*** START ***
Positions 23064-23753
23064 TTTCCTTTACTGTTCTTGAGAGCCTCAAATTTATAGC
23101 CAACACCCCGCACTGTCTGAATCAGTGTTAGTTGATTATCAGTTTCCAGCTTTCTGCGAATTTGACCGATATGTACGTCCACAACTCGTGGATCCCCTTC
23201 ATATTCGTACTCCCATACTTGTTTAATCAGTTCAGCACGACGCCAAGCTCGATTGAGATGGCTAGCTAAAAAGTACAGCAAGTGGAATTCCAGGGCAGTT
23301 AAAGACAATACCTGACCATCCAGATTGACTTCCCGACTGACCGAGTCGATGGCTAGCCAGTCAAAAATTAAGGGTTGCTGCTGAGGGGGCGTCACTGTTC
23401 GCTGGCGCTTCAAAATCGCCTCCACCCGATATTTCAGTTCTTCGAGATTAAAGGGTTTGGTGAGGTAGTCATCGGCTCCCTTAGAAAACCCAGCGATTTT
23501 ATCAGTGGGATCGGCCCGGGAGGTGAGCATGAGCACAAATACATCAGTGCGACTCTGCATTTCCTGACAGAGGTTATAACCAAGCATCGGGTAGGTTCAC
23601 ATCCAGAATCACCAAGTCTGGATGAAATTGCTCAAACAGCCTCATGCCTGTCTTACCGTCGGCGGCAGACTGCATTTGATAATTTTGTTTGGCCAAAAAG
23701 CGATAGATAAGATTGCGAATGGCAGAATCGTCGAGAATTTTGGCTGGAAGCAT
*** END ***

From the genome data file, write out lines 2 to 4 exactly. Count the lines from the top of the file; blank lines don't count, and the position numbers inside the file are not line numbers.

23064 TTTCCTTTACTGTTCTTGAGAGCCTCAAATTTATAGC
23101 CAACACCCCGCACTGTCTGAATCAGTGTTAGTTGATTATCAGTTTCCAGCTTTCTGCGAATTTGACCGATATGTACGTCCACAACTCGTGGATCCCCTTC
23201 ATATTCGTACTCCCATACTTGTTTAATCAGTTCAGCACGACGCCAAGCTCGATTGAGATGGCTAGCTAAAAAGTACAGCAAGTGGAATTCCAGGGCAGTT